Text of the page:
03 5 / 2012

Ten Brands Doing Post-Advertising Right

Every once in a while, the editorial team at Post-Advertising is so impressed by a brand’s work that we share it with each other. Just the fact that we enjoyed the content so much that we were compelled to share it with the rest of our team proves that it’s worthy of a post-advertising nod.

But since we’ve focused this blog on topics that educate our readers, we’ve spent less time sharing the great work we’ve found with all of you. Last September we decided to feature 10 brands that impressed us with their content marketing and brand storytelling efforts. But as we see more brands embracing post-advertising, we realized that we should start doing our list more often.

So without further ado, here’s our Spring edition of Ten Brands Doing Post-Advertising Right. We’ve included the team member who nominated the idea and penned the description.

Jon Thomas

As audiences, we’re fine-tuned to tune out what we deem advertising. Brands have fought back by holding us hostage with pre-roll ads and DVR-busting hidden bits of show content between commercials. But to truly be remembered, brands have to create content that’s entertaining, useful and worth sharing. SMART Argentinaused Twitter recently for what is being considered the first Twitter commercial. No, it didn’t buy a tweet from Kim Kardashian. SMART sent us back to our days of AOL chat rooms (A/S/L?) and used 140-character ASCII artto create an animated video (of sorts). Simply head to the @SMARTarg Twitter page and scroll down to watch the commercial unfold. Lesson learned: If you want audiences to share your content, create something nobody else has created.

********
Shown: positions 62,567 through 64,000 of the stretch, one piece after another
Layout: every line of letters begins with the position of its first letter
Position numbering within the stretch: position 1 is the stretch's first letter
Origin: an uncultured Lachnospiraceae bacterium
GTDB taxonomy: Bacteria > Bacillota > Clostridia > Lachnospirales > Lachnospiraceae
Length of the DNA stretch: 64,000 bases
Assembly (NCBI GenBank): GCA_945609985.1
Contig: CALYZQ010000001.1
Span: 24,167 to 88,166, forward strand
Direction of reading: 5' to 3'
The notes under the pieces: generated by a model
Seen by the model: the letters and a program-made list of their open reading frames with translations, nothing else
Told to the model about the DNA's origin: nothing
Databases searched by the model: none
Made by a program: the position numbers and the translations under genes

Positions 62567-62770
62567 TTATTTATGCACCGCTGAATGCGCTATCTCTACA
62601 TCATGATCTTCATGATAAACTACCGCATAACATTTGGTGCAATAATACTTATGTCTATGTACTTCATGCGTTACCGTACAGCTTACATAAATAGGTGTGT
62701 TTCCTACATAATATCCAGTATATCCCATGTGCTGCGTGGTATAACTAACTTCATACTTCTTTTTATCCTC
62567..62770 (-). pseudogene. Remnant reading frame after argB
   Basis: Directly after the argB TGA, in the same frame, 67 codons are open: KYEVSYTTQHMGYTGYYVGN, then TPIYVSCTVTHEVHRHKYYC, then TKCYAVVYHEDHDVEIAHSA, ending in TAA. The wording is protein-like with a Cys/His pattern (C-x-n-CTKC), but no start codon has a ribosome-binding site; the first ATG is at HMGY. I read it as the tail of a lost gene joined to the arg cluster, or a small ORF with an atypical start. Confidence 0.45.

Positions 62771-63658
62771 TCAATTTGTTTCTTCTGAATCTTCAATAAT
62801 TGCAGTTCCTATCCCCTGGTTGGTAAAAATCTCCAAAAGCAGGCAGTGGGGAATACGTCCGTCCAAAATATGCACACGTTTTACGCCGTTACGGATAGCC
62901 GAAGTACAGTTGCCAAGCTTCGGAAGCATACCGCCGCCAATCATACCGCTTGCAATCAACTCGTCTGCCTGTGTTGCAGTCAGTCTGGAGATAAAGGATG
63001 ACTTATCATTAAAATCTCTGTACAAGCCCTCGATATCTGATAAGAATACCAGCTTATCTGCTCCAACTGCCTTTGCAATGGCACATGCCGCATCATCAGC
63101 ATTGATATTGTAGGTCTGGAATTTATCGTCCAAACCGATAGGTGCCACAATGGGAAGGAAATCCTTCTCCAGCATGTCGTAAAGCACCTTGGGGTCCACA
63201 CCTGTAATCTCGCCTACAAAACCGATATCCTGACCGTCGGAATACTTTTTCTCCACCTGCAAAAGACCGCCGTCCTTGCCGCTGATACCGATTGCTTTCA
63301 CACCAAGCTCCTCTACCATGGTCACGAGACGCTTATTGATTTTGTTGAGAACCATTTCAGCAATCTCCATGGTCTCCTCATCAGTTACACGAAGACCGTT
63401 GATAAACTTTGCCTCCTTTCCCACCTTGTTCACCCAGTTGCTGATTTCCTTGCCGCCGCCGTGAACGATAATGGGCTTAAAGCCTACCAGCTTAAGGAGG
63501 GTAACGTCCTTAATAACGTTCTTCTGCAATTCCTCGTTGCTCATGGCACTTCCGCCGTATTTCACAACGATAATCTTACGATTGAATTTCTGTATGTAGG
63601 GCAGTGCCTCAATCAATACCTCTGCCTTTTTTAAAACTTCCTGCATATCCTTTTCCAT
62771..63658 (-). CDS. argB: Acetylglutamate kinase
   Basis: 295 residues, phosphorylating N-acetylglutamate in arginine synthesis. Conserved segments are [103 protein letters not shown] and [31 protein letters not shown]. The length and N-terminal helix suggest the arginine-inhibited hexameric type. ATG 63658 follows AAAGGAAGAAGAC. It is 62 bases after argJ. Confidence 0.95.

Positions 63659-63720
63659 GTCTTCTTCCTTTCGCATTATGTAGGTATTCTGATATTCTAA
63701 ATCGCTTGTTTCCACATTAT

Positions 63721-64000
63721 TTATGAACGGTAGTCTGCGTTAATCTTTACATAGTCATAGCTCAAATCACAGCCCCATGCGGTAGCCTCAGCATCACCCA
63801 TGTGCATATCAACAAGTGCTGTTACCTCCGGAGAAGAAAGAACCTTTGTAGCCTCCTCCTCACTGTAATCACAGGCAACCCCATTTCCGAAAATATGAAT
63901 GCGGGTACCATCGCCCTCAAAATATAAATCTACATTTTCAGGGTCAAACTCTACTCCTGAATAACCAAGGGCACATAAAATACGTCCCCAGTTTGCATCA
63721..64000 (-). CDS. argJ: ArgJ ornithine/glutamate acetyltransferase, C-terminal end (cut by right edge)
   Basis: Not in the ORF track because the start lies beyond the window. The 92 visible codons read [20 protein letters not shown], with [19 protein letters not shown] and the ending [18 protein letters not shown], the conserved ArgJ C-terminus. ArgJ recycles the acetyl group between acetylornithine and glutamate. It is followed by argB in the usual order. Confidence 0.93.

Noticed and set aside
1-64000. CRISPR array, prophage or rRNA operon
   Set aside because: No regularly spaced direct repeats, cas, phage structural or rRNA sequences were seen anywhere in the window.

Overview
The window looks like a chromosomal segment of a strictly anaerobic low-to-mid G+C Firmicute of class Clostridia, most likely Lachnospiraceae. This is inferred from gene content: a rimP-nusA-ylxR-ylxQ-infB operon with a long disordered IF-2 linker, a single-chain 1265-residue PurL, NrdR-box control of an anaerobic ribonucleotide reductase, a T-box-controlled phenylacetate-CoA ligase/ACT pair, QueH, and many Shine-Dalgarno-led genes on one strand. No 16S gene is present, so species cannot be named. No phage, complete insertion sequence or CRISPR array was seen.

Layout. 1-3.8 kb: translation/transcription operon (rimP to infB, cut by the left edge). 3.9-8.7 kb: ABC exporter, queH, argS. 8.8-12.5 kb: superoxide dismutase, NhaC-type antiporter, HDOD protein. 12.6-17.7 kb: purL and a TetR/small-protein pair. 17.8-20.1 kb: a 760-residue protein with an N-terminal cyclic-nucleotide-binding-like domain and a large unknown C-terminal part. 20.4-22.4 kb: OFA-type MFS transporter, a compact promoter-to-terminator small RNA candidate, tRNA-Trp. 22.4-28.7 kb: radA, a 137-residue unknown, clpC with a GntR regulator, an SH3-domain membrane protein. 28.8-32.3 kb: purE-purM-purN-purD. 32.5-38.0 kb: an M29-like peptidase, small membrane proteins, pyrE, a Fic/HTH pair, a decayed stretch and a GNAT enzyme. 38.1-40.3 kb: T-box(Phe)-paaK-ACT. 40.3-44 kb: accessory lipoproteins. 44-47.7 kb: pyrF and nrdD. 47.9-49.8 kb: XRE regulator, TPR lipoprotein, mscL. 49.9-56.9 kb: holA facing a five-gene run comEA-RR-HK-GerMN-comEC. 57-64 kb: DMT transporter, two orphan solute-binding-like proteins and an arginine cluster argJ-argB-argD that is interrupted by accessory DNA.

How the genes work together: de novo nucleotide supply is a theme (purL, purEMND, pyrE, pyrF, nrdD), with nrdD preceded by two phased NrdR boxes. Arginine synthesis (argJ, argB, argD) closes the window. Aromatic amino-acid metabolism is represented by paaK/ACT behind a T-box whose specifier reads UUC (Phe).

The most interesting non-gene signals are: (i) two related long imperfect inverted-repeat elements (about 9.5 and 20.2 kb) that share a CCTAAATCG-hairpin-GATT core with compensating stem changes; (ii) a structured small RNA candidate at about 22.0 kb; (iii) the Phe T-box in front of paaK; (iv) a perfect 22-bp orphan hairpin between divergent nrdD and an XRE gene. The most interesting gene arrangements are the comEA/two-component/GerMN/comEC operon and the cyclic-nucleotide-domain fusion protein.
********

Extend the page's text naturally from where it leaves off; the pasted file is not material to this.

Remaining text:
Karen Nagy

The story of Shwood’s handcrafted wooden eyewear collection began with innovation and creativity, and the brand pays homage to its brand story through its “Experiment With Nature” blog. By profiling the Shwood team plus other Portland, Oregon, experimental artists, craftspeople and musicians in Portland, Oregon, Shwood’s hometown, the blog honors the brand’s Pacific Northwest identity and creativity.

Shwood’s latest initiative, “This Is Oregon”, is an interactive photo project that showcases photographs, 360-degree panoramas and Google Maps of 10 stunning locations within a 90-minute drive from Portland. An Instagram contest encourages Oregonians to get out and explore their great state and tag photos with #thisisoregon for a chance to win Shwood sunglasses and other cool schwag.

Katie Edmondson

Mobile-phone providers are often guilty of indistinguishable television ads that fail to resonate with young people, falling into “Wait, was that for AT&T or Sprint?” territory. But Virgin Mobile is doing things differently with a notable online property called Virgin Mobile Live. The blog claims to be “actively stalking your cultural obsessions” with live-streaming music, photo memes and “top” lists of fun and interesting content from around the web. This is a clear play for the elusive and cynical millennial audience, which seeks inspiration online but isn’t quick to trust brands. The design and content of the site are spot-on, as is Abby Braden, the site’s irreverent DJ host. Overall it’s a successful foray into the shark-infested hipster blogosphere.

Read More.

24 4 / 2012

Yet another reason to push for stand-up desks: A recent study by Australia’s Sax Institute says sitting down for several hours a day could bring you to an early grave, even if you already exercise.

The study followed more than 200,000 Australian adults aged 45 and older from 2006 to 2010. It found that those who reported sitting for at least 11 hours a day had a 40% higher risk of dying within the next three years than people who sat for less than four hours a day. It’s part of the Sax Institute’s ongoing 45 and Up study, the largest study on healthy aging ever undertaken in the Southern Hemisphere.

While exercise has numerous health benefits, it doesn’t necessarily take away this risk. As reported in The Atlantic, “while the death risk was much lower for anyone who exercised five hours a week or more, it still rose as these active people sat longer.”

Read More.

20 4 / 2012

Ace Hardware